Postcolonial Pedagogy and the Task of Decolonisation

Blog post by Stephanie Newell, with an introduction by Neelam Srivastava


Neelam Srivastava

This blog post by Steph originated out of an event I organised in May 2021, hosted by the Newcastle Postcolonial Research Group. Entitled ‘Postcolonial Pedagogy and the Task of Decolonisation‘, it featured two globally eminent scholars of postcolonial studies and African literature: Stephanie Newell and Ato Quayson. Steph was recently Leverhulme Visiting Professor in the School of English at Newcastle University (2019–2021). I invited Steph and Ato to speak not only as pioneers in the field, but also as hugely experienced teachers of postcolonial literature and theory. Decolonisation and diversity are by now buzzwords in Higher Education: both at Newcastle University and at universities around the world, ‘decolonising the curriculum’ has become a mantra. In many ways, of course, this is an extremely welcome development; a global public conversation is finally taking place around the need to rethink the teaching and transmission of western cultural heritage. Its influential reach is an acknowledgement that there is work to be done on provincialising and decentring the supposed ‘universality’ of the human subject within and across the disciplinary formations of university education. At another level, though, ‘decolonising the curriculum’ partakes in the slightly hypnotic and uncritical (or acritical) aspect of all mantras: it thus risks morphing into an ideological party line rather than maintaining a dynamic consciousness of decolonisation as a constant work in progress. The risks inherent in the party line are linked to the uses it is put to: how do we make sure that decolonisation stays faithful to its stated objective, i.e., working towards a collective project of liberation, rather than merely becoming a way to pursue individualistic or identitarian claims within the academy?

The event aimed to examine the intersections and divergences between recent debates on curriculum diversity and the values and principles of postcolonial literary pedagogy, which has long been asking students to think critically about the racial and colonial assumptions structuring academic programmes in the Humanities. The conversation with Ato and Steph centred on their experience of teaching postcolonial literature, from a time when it was still quite marginal to mainstream syllabi, to the current moment, when Decolonising Education has become almost a policy at the institutional level. We wanted to ask these scholars whether the inclusion of postcolonial literature automatically achieves the decolonisation of the curriculum or whether new forms of cultural subalternity and canonicity enter into play. How can university teachers negotiate students’ demands for the recognition of gendered, racialised, and economic oppression with the need to emphasise that there are often competing notions of marginality? Subalternity is a relational, never an absolute identity, and thus the goalposts are ever mobile. The conversation on screen evolved in fascinating and unforeseen ways, with both scholars sharing anecdotes and insights about their pedagogic experiences. The participants also chimed in with their own observations and questions; many said they were there to learn, as decolonisation was still a recent word for them. After the event, some wrote to me asking for reading lists and tips on how to decolonise a research topic without an apparent point of entry (for example, someone wanted to know how they could research the use of building materials in Indonesia from a decolonising perspective). This awareness was of course the necessary starting point for the educational journey of decolonisation. As one participant remarked, decolonisation is always unfinished, never complete, a constant effort to uncover and dismantle the founding stereotypes and institutional biases at the heart of what we call knowledge.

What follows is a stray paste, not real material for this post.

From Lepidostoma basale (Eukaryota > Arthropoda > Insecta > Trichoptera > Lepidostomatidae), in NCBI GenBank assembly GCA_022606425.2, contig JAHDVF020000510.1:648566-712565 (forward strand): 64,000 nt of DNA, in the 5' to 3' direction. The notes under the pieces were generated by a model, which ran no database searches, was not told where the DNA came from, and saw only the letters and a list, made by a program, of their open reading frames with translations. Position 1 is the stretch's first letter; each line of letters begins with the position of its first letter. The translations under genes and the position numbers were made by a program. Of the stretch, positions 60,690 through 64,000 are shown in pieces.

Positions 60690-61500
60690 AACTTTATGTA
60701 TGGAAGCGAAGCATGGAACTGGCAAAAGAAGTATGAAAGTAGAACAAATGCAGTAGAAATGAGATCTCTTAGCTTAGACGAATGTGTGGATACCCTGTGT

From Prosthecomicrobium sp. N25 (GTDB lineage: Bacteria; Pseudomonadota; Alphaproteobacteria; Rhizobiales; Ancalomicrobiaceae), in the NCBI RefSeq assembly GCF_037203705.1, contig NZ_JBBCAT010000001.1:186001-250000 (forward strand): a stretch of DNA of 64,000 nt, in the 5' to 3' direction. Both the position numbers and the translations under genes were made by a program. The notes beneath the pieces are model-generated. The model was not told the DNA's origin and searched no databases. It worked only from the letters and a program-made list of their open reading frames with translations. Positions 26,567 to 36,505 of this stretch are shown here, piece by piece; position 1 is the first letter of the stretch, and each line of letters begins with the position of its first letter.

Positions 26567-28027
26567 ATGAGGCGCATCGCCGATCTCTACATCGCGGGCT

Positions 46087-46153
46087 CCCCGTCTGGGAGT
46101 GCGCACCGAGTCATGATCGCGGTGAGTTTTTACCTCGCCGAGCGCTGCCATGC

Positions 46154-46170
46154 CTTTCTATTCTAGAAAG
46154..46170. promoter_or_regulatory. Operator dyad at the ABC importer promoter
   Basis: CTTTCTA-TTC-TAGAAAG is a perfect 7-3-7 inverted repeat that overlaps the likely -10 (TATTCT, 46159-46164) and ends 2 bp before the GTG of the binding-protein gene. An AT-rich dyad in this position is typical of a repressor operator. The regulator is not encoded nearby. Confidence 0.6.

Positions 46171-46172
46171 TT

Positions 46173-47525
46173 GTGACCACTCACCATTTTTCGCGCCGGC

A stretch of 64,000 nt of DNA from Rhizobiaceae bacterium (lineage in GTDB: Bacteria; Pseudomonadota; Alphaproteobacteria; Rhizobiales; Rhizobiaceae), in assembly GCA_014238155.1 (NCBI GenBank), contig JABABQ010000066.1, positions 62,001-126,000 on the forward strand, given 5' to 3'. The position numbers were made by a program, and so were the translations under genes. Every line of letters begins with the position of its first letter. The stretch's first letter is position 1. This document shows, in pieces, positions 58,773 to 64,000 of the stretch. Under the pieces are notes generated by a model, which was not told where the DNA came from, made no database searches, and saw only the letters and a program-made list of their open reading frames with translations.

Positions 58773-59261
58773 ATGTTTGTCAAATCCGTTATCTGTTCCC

The Task of Decolonisation

Stephanie Newell

I started my lecturing career in 1994, just as the first two major anthologies of postcolonial theory arrived on the scene.[1] Critical race theory, Pan-Africanism and theories of colonialism and anticolonialism had been growing in impact within universities in the Global North throughout the second half of the twentieth century, but the appearance of these two anthologies put postcolonial studies firmly on the syllabus as a mainstream, or at least unavoidable, sub-discipline in English departments.[2] In the UK, the old ‘Commonwealth Literature’ syllabus, with its canon of Anglophone literary texts, was rapidly reshaped into the new field of postcolonial studies.

Nearly 30 years later, as the field of postcolonial literature gives way to world literature, I wonder what that institutional moment in the mid-1990s – better phrased, perhaps, as that moment of institutionalisation – produced in terms of epistemological breaks and complicities? The anthologies gave teachers and students a wide range of tools for recognising how imperialist and racist power operate structurally, institutionally, archivally and historically. Through the anthologies, an awareness of postcolonial literature and theory slowly filtered into English literature courses, inspiring discussions about the necessity for the diversification of the curriculum and giving visibility to non-Eurocentric perspectives, albeit often parked in ‘postcolonial’ corners of the syllabus rather than on foundational courses.

But a question remains: to what extent has the mainstreaming of postcolonial literature and theory in universities from the mid-1990s onward, with all the critical ways of thinking these works inspired, helped to move our departments and our universities in the direction of ‘decolonisation’? Without a doubt, the discipline of postcolonial studies has helped to diversify the syllabus, but how has it contributed to the ‘task of decolonisation’, that is, the removal of Eurocentric power structures, the diversification of knowledge production and the creation of spaces to take action against systemic racism and other forms of prejudice (see Cleary 2021; Bhambra et al. 2018; Gopal 2021)?